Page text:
“The amount of data we generate everyday is truly mind-boggling. In other words, depending on which analytical strategy you establish, you can make important discoveries and thus gain better understanding of cell conditions or diseases.”
A research team, led by Professor Dougu Nam in the School of Life Sciences at UNISThas presented a novel approach to identify cancer suppressing microRNA (miRNA) targets and relevant cellular signaling pathways through large-scale gene-expression data analysis.
MicroRNAs (miRNAs) are a class of short, non-coding RNA molecules (containing about 19-23 nucleotides) that post-transcriptionally control gene expression. Emerging studies have shown that miRNAs play a crucial role in many biological processes, thus providing beneficial diagnostic and prognostic information for patients with chronic diseases—including cancer and diabetes.
Through this study, Professor Nam and his team have developed a new analytical strategy that utilizes publicly available gene expression datasets, collected over a period of 15 years. To this end, the team has harnessed over 5,000 human microarray expression datasets based on a variety of cell conditions, such as disease, chemical treatment, tissues, and differentiations. They, then, analyzed the information on target genes of interest according to miRNA sequences. As a result, they could construct the so-called BiMIR, a bicluster database that provides the condition-specific microRNA target predictions. In total, 29,898 biclusters for 459 human miRNAs were collected in the BiMIR database where biclusters are searchable for miRNAs, tissues, diseases, keywords and target genes. (Click HERE to be redirected to the website of BiMIR).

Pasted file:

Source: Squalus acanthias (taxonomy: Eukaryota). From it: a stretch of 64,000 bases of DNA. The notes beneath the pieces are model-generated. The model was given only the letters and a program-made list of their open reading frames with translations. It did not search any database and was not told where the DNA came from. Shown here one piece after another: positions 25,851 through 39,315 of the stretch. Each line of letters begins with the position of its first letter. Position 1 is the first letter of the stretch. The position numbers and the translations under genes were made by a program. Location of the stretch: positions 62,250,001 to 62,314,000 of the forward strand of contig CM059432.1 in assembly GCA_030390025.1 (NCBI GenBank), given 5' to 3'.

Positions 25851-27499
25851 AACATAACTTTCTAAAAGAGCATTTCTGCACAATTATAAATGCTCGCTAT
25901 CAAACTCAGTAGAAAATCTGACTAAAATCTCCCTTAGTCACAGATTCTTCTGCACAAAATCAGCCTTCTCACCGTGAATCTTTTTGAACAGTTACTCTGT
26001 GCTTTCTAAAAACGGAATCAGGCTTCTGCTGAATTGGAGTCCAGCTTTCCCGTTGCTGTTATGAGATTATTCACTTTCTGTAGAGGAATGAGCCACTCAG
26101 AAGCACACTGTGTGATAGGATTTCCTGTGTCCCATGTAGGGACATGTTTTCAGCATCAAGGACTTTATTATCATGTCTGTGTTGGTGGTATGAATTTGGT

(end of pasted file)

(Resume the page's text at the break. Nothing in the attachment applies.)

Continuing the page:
“Applying this biclustering approach to large-scaled gene expression data allows precise identification of miRNA-directed regulatory networks that occur in various cell conditions, such as stem cells or certain types of diseases,” says Professor Nam. “In other words, it becomes possible to predict which genes are associated with the expression of breast cancer and what miRNA inhibit those genes.”
Through experiments, the research team analyzed cancer-specific biclusters and found that PI3K/Akt signaling pathway was intensively targeted by a few miRNAs in two cancer types (breast cancer and diffuse large B-cell lymphoma). Further, prognostic values of those miRNAs and the regulatory effects of miR-29 were also validated by Professor Nam in collaboration with Professor Jiyoung Park in School of Life Sciences at UNIST. Those results demonstrate that biclustering analysis is able to reveal key pathways controlled by miRNAs in disease.
“In breast cancer, bicluster targets of miR-29 were downregulated, thus did not regulate the PI3K/Akt signaling pathway,” says Professor Nam. “It was also experimentally validated that increasing the expression of miR-29 significantly reduced the target genes of interest, as well as the activation of the corresponding pathway.”